The homelessness of many people on the street is not merely a lack of housing. Society puts many demands on people, often excluding and refusing to accept those who do not conform to the rigid standards deemed as normal.
The Simon Community accepts people for who they are, rather than trying to tell people who they should be. When we make contact with homeless people we do so on their own terms and aim to live with them in a philosophy of love, tolerance, acceptance and self-help. For this reason we do not seek to rehabilitate people, but to give them the opportunity to think about their lives, what they want and provide them with some choices.
Why do people become homeless?
The theory underlying our work is that many people end up on the streets as a result of damaging life experiences and have difficulty making relationships work. They often have unrealistic expectations of themselves, other people and social structures. We therefore believe that helping people move forward from homelessness and the social exclusion that accompanies it is not just about providing accommodation. It must include helping people build stable relationships and achieve a sense of belonging. Hence the importance of working as a community.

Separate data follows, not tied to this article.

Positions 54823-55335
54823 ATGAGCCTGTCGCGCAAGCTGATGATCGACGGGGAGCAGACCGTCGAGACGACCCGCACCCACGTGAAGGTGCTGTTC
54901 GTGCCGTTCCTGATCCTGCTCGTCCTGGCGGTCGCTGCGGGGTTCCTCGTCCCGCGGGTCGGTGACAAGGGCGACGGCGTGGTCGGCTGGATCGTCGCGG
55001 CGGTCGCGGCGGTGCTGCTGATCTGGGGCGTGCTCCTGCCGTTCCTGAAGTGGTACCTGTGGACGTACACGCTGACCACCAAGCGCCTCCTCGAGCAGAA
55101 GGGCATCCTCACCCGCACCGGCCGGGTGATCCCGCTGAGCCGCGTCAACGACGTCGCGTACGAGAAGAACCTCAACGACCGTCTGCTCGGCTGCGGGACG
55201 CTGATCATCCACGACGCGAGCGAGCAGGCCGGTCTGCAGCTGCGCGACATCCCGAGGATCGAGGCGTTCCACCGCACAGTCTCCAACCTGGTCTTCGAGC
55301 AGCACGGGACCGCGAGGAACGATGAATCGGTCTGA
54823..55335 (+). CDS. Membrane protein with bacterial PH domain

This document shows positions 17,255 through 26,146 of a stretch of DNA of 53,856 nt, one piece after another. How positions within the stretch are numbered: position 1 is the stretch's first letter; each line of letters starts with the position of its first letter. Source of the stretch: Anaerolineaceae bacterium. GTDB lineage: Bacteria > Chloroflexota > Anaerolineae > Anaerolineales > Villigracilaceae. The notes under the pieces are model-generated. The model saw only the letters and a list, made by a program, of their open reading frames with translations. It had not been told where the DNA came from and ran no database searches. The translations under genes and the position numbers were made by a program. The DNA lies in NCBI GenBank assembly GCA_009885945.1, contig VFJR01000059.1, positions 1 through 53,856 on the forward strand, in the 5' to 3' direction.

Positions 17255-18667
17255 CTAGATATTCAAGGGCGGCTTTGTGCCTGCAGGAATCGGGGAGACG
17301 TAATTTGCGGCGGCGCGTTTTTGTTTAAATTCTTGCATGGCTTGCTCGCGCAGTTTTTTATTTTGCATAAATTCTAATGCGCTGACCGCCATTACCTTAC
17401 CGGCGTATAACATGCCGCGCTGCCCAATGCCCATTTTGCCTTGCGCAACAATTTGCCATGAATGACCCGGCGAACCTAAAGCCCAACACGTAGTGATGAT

Why do some people choose to sleep rough when there are hostels?
Surviving life as a homeless person on the streets of London leaves little time for thinking of a way out. Finding food and shelter, avoiding violence, coping with ill health and loneliness can take all of a person's energies. A bed in a traditional hostel will provide temporary comfort, but it alone is not the answer. For some, hostel rules and regulations can contribute to their sense of powerlessness. For others, bad experiences of hostel life have led them to prefer to take their own chances on the street.
Should I give to beggars?
Whether or not you give to beggars is an entirely personal choice. What may be more important is to consider that many homeless people have not had any positive human contact for some time and they are likely to be feeling vulnerable, isolated and ignored. Remember that they are people just like you and at least take the time to acknowledge their presence.